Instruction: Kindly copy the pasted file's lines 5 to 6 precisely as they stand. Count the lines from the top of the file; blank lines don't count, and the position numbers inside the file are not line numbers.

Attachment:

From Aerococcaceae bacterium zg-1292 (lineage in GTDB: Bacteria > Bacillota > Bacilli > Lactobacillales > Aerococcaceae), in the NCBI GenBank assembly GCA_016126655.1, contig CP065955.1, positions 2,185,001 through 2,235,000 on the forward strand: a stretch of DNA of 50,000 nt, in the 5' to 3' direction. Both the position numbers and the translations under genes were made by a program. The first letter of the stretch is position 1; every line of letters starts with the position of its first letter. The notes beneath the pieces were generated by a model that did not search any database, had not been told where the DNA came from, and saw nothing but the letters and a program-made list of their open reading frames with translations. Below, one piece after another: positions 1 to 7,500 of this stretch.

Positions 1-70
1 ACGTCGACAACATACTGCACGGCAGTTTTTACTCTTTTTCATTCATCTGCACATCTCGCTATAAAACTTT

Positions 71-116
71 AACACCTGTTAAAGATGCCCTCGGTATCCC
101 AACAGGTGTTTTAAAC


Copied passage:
71 AACACCTGTTAAAGATGCCCTCGGTATCCC
101 AACAGGTGTTTTAAAC